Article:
Spread Encouragement: 3 Empowering Things to Tell Your Students (and Yourself) Every Day

December 04, 2018

Brynne Mattson

M.Ed. in English as a Second Language and Bilingual Education


Teachers, I feel you. The fall semester is nearly behind us, and we are tired. Not just hit-the-snooze-button-a-few-times tired, but put-the-coffee-creamer-in-the-oven-and-the-dog-in-the-car-seat tired.

Believe it or not, our students are, too. The novelty of the new school year has worn off, and the stress of balancing academics, home life, and friends weighs heavily on many of our students. The realities of school have begun to set in, and we could all use some encouragement as the mid-year mark quickly approaches.

Take some time to remind your students (and yourself) of three important truths to stay afloat when you feel your ship is sinking. After all, we’re all in the boat together.

You are trying.

Student, it is so easy to boil down your academic achievement to a number or a test score. I’m here to tell you that your efforts are so much greater than that. I see how you’re trying to implement the new skills you learned in class, even if you still make mistakes here and there. I watch as you painstakingly raise your hand in class, knowing how scary it can be to participate. Yesterday, you remembered to write your name on your paper for the first time in two weeks! No effort, no matter how small, is unworthy of celebration.

Teacher, it can be all too tempting to compare yourself with the teacher down the hall, or beat yourself up when a lesson didn’t go as planned. You’ve missed yet another deadline and it feels like you can never catch up. Don’t be so hard on yourself. Think about all the ways you’ve grown as a professional this year, the hours you’ve invested and the risks you’ve taken to be all you can be for your students. You’re not perfect — who is? — but you’re trying, and that counts just as much.

You are not alone.

Student, school can be a lonely place when you feel you are the only one struggling. I’m here to tell you that you’re not. Our school exists for you, and whatever you need, we will find a way to get it. Asking for help is a sign of courage, and I know just how courageous you are! Whether it’s linear equations or rejection from peers that has you feeling out of place, please reach out; we will work together until we find a way forward. No burden is too small that you should have to carry it alone.

Teacher, it’s easy to believe the lie that you are in this job alone. The late evenings, the early mornings, and the mounting pressures on educators can be crippling when you feel that no one has your back. So, find your support system.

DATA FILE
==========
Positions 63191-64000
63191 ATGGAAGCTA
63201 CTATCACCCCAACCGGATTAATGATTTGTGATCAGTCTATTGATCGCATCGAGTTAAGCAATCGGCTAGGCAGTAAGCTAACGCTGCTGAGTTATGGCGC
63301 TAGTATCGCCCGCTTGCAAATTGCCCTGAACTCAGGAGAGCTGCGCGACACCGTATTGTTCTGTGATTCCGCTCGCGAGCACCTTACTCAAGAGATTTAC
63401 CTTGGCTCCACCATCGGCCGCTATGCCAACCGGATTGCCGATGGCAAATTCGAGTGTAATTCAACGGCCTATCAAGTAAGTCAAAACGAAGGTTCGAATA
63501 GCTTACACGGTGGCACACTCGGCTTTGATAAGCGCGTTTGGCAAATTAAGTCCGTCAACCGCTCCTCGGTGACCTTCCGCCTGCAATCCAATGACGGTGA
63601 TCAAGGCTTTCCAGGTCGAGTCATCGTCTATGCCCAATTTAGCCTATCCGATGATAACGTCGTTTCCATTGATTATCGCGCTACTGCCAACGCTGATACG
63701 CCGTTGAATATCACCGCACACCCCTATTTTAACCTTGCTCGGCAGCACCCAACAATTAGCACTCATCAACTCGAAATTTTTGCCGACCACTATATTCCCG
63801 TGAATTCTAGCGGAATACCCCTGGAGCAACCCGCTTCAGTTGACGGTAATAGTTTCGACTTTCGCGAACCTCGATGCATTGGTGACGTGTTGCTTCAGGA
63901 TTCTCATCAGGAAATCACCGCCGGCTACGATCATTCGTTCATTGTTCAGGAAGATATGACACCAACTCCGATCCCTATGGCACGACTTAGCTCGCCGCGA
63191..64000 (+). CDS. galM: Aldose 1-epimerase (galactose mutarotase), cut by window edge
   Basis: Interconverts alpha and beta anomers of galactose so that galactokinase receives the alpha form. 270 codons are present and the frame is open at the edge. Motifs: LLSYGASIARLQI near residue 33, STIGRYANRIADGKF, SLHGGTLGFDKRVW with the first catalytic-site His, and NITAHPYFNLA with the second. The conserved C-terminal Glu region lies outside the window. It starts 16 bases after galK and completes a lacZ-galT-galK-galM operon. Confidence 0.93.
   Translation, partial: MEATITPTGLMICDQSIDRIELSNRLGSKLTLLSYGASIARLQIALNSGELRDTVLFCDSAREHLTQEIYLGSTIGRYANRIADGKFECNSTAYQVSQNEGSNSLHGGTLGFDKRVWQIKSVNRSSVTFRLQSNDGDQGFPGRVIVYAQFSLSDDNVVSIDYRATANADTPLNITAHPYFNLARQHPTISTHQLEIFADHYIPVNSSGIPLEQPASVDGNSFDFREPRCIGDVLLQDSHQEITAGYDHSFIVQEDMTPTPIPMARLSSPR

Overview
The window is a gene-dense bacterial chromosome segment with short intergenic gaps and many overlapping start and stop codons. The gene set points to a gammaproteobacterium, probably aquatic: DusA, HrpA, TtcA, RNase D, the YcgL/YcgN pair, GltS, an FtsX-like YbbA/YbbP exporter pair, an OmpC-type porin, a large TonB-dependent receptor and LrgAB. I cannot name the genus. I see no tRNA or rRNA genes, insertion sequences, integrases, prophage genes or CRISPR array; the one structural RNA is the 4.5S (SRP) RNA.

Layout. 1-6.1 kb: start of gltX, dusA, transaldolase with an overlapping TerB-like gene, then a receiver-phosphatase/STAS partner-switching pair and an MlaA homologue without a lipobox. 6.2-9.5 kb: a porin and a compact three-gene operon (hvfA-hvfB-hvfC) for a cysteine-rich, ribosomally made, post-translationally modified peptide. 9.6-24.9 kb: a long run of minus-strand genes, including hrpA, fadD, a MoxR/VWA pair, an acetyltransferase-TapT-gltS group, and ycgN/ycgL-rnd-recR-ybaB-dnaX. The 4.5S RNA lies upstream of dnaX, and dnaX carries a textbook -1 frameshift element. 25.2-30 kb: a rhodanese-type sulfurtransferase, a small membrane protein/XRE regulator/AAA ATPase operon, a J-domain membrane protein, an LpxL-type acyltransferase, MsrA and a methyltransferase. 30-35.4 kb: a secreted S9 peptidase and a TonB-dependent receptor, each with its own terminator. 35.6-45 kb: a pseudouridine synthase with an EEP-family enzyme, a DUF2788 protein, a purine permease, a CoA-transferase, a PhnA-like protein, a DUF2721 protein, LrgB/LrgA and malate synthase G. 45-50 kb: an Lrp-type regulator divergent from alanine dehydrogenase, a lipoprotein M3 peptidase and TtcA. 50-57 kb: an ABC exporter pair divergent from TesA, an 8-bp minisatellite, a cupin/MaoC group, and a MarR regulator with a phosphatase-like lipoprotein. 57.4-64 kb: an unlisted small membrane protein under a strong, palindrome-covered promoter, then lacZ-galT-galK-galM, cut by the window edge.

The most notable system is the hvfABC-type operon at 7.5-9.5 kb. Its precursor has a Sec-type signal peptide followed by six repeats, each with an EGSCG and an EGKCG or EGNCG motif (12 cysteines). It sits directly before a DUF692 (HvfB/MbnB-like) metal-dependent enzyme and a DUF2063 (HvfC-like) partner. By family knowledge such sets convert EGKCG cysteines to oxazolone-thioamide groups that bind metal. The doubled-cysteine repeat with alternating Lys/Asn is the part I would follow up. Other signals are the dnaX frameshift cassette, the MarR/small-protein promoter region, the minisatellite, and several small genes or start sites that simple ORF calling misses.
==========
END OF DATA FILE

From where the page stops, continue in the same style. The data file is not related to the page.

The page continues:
Is there an administrator, an instructional coach, or a teacher-leader who can hear you out when you feel overwhelmed? What about a parent or community volunteer to help lighten the workload? Can you join an online community of teachers or connect with others through a blog? Teaching was never meant to be a one-man show. Find your teammates and remember, you are not alone!

You can do this.

Student, remember that time you had a challenge to conquer, and you did? You learned to read words for the first time in kindergarten and, soon after, you began to write in full sentences! You studied your heart out for a biology test, and you passed with an 81. You took a risk trying out for the football team and ended up finding your niche as the kicker.

Life is made of small victories, so which one is waiting for you next? Instead of seeing the present challenge as a mountain to summit, think of it as a series of small, gradual steps that get you to the top. Nothing is impossible for you.

Teacher, remember that time you thought you could never make it to the end of the semester (or the school day), and you did? You were too discouraged, too exhausted, too out of ideas, but you dug deep and pushed through. You remembered the commitment you made to your students, and chose positivity at the beginning of each day until you believed you were exactly where you needed to be.

You took one long, hard look at the classroom around you — the grade book full of complete assignments, the anchor charts lining the walls, the smiles of students engaged in meaningful learning — and remembered the critical role you played in all of it. Ready or not, you are moving toward becoming the teacher you always knew you could be.

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Disclaimer: The views and opinions expressed in this article are those of the author and do not necessarily reflect the official policy or position of American College of Education.
Brynne Mattson
Brynne Mattson, M.Ed. in English as a Second Language and Bilingual Education

Brynne has dedicated her career to teaching elementary English language learners in Texas and Georgia. She currently teaches third grade dual-language immersion.

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